From Chattanooga, TN to Knoxville,TN and Back to Chattanooga and Great Times with Chris and Sam (July 6 – July 29, 2018)

After leaving Chattanooga, the trip up the river was nearing its end.  A marina not far from Knoxville, TN was as far north and east as we were planning to go, and, with the exception of a 30-mile run up the Little Tennessee River to be at the base of the Smokey Mountains, the time was coming when we would need to turn around and head downstream.  The area promised to be a great place to do some sight seeing, however, and to meet up with our friends, Chris and Sam, who were joining us for part of the trip.

Our first stop on July 6th was at a wonderful family run place by the name of Terrace View Marina in Spring City, TN.  Here, we met Mark and Heather, and their seven home-schooled children.  The children charmed us with their outgoing personalities and polite manners.  The marina has a restaurant and a pool, and on Saturday, hosted a poker run for pontoon boats.  We really enjoyed Terrace View and put it on our list of those places to stop on the way back down the river.

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Back when we lived in Bethel, Ct, we were pretty sure we had a steep driveway.  Ours was nothing compared to this one on the right!

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The barbecue food truck at Long Island Marina

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Enjoying lunch and country music at the Long Island Marina

Next we moved on to Long Island Marina in Kingston, TN.  Another great stop, this little marina is run by Marla, a very pleasant lady who was happy to have us, even though we took up most of her gas dock by being there. Long Island Marina does not have a restaurant, but it does have a great tradition; each weekend day a food truck arrives to serve guests delicious meals, and on the day we arrived, music was provided as well.  We had a great barbeque lunch while enjoying the view and the country music played by a local artist.

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I found the rock cliffs along the river so interesting.  So many were diagonal.  You could just imagine the earth being pushed up as the land shifted below.

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University of Tennessee’s stadium in Knoxville, TN

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At the World’s Fair Park in Knoxville, TN

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Also at the World’s Fair Park in Knoxville

On July 9th we arrived at our farthest point up the Tennessee River by boat, Fort Loudon Marina in Lenoir City, TN.  While we originally planned to go to Knoxville aboard AfterMath, we studied the map and found that Fort Loudon Marina was a perfect place to allow us access to rent a car and do some exploring of the area, including the city of Knoxville itself.  We stayed at Fort Loudon for several days, with the exception of one night where we moved to an anchorage as the marina had a large group of boats coming in and they needed our dock space.  John and I rented a car while at Fort Loudon and the first day we drove in to see what Knoxville had to offer.  I felt pretty guilty taking pictures of the University of Tennessee football stadium, being University of Florida fans, but I did enjoy seeing the World’s Fair Park there.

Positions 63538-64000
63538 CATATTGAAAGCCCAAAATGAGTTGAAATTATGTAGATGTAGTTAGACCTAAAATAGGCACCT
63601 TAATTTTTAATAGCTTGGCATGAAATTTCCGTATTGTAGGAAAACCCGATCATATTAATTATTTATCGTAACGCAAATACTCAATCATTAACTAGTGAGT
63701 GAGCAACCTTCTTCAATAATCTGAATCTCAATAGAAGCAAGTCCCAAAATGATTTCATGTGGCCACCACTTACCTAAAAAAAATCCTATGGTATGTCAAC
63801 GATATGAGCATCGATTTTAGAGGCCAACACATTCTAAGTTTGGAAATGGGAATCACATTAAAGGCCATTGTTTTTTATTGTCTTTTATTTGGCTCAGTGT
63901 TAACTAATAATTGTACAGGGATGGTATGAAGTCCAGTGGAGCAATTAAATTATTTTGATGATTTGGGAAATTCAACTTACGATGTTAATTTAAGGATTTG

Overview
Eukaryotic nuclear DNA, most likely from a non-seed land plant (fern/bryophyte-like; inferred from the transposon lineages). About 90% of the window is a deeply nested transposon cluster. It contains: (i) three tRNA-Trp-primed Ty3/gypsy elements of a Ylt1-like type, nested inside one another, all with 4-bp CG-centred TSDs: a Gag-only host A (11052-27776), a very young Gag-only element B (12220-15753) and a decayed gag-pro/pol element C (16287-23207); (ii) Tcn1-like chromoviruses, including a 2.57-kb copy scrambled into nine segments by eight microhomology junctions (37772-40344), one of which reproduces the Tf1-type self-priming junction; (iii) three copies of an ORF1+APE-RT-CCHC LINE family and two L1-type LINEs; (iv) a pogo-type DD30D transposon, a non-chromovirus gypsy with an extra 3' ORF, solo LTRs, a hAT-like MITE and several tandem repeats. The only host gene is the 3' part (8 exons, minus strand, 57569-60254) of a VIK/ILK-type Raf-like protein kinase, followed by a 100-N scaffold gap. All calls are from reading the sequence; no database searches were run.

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High in the mountains

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At one end of the Tail of the Dragon

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In the Great Smokey Mountain National Park

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Gatlinburg, TN.  

The next day we took a day trip through the nearby mountains.  I researched driving trips in the area and we came up with a plan for our day.  Our first adventure that day was to drive the “Tail of the Dragon”.  This road sounded interesting, as it was a favorite for motorcyclists and sports car drivers.  In 11 miles, the drive has 318 curves that travel up and down the mountain. By the end of the drive, both Kirby and I had had quite enough of those curves, and I refused to do it as a return trip.  John was kind about our carsick feelings and took us on a much nicer, and calmer, drive through the Great Smokey Mountain National Park and into Gatlinburg, TN.

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Back up in the Smokey Mountains

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Sam finding the Appalachian Trail

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John’s turn to show off his hiking abilities on the trail.  Do you think he hiked all the way from Maine?

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At an overlook I saw this group and asked if I could take their picture.  They were the “Iron Pigs”.  Checking it out later, I found out they are all police officers.  What a nice group!

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Chris at a swimming hole in the park

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AfterMath in Fort Loudon Marina

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Silos still showing above the water on Tellico Lake

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Fort Loudon

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A beautiful ride up Tellico River, also called the Little Tennessee

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Chris and I got up to capture sunrise from our anchorage.

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We stayed in that water for hours

Chris and Sam arrived on July 17th, for their fifth trip with us, loaded with goodies as always. We looked at weather and decided to do another road trip the next day through the mountains before leaving our dock. Soon, however, it was time to move on. All along the way we heard that the prize destination was the Tellico River, also known as the Little Tennessee River.  The Tellico River, and much of the controlled Tennessee River, was formed by flooding towns and farms, and along the way it’s easy to see buildings that are still partially emerged from the water.  Soon, however, we were at the base of the mountains in the Great Smokey Mountain National Park.  It’s a beautiful sight to see the colors that change as the sun sets and rises over the scenery, and, for us, what started as a quick dip in the water turned into a few hour-long soak in the lake.  After a night at anchor in this gorgeous scenery, we returned to Fort Loudon Marina for one more night before beginning our downstream voyage.  We had traveled 1008 miles since leaving the Gulf Coast at Montgomery, AL and risen 814 feet above sea level by way of eighteen locks.